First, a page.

In fact, spend any time in the world of singlehood, and it becomes apparent that life as one — in addition to intense loneliness for some and freedom for others — has some serious economical and social support downsides. There’s even a name for it: couple privilege.
“Why is life in this country so hostile to single people?” asks Anne Helen Petersen in a piece for Vox. She bemoans the fact that living solo in the U.S. — on purpose or regretfully — is prohibitively expensive when there isn’t another set of hands to contribute income. But even more than that, she points out that public safety net programs like pensions and health insurance coverage are cheaper and better when you have a partner. And then there are exclusive benefits like parental leave (we should think about leave that works for those without children, she suggests) and time off to care for family members, but none to care for those not considered “blood” relatives.
Similarly, in Canada, couple- and family-hood puts you in a better place when it comes to financial security — even more so if you are a senior, particularly one who has lost a partner due to divorce or death. Tax benefits like income splitting disappear, CPP payments and Old Age Security are clawed back and RSP/RIF payments result in a higher tax bill in the case of the death of one partner.
And while changing tax laws and benefits rules requires a vote, letters to MPs and a good dose of patience, your trip to the grocery store doesn’t have to be so onerous. According to FOOD52 columnist Eric Kim, there are ways to make the grocery store fit with your single needs, including stocking up on non-perishable pantry items like pasta and rice and buying main dishes like salmon or ribs, dividing them into single servings and packing them into plastic bags and freezing them.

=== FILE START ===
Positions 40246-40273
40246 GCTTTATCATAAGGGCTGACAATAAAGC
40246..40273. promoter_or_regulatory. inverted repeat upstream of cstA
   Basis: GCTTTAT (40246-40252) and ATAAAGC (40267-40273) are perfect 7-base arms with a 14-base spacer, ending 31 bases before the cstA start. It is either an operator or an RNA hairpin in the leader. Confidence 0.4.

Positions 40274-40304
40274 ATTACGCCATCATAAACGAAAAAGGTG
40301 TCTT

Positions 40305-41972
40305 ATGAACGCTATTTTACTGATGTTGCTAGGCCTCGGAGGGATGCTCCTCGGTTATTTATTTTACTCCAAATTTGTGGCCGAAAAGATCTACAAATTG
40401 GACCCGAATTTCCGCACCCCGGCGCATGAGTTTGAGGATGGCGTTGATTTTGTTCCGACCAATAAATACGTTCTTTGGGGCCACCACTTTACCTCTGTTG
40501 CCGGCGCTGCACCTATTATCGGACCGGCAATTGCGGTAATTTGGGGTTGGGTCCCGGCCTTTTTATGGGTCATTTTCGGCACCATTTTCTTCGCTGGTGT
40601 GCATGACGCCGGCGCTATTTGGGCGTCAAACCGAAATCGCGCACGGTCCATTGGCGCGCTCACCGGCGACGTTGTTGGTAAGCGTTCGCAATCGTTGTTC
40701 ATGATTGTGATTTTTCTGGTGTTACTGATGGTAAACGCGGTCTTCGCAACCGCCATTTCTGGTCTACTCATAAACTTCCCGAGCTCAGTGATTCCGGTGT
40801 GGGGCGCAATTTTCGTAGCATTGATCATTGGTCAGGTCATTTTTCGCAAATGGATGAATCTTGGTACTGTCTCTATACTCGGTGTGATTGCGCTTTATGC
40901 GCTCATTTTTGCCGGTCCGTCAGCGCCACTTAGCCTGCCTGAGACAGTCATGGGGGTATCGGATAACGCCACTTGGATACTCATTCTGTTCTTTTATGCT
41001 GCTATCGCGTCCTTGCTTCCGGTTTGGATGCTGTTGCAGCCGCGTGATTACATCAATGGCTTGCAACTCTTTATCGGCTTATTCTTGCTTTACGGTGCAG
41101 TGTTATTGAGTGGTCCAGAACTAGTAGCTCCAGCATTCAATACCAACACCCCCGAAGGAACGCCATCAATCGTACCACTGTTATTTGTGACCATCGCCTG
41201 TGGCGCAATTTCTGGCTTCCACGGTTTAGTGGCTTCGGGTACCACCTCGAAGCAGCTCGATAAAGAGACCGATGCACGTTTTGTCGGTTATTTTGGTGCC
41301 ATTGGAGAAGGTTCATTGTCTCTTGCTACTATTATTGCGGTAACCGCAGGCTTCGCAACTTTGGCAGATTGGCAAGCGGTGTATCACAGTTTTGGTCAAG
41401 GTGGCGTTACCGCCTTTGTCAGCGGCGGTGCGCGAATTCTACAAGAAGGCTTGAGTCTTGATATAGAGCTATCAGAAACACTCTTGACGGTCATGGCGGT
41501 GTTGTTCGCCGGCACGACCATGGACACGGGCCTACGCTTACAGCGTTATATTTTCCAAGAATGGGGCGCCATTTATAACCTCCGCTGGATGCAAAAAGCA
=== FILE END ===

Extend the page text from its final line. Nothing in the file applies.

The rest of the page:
Other foods that are good to buy fresh and freeze for later, he says, are bread, onions, peppers, and berries — even butternut squash, cauliflower and broccoli can be frozen, as long as you blanch them first. Kim is also a fan of shopping at bulk stores, where you can select as much or as little as you need. And as for staples like eggs, cheese and butter, he notes that they aren’t as perishable as you may think: eggs can keep for five weeks — they can also be frozen (outside of the shell), hard cheese like Parmesan can also last for a long time, while butter stays fresh in the fridge for six to nine months.
I passed this information to the colleague with the nanny-loving ex-husband — the one who hates broccolette. She has already tousled with a financial advisor on how to manage the shared RSP in her favour, scrambled to negotiate health benefits with her new employer (at twice the rate she was paying pre-divorce) and spent too many hours to count with Bell’s customer retention department arguing why, as a single person, she was no longer eligible to bundle her cellphone, internet and television services into one manageable fee.
“Couple privilege, you say?” she remarked, after telling me how she wished she could spend more time enjoying having the bed to herself instead of lying on ‘her’ side worrying about whether she’ll have enough money to live on once she retires. “Yup, that sounds about right.”
Lisa Machado is the executive producer of Healthing.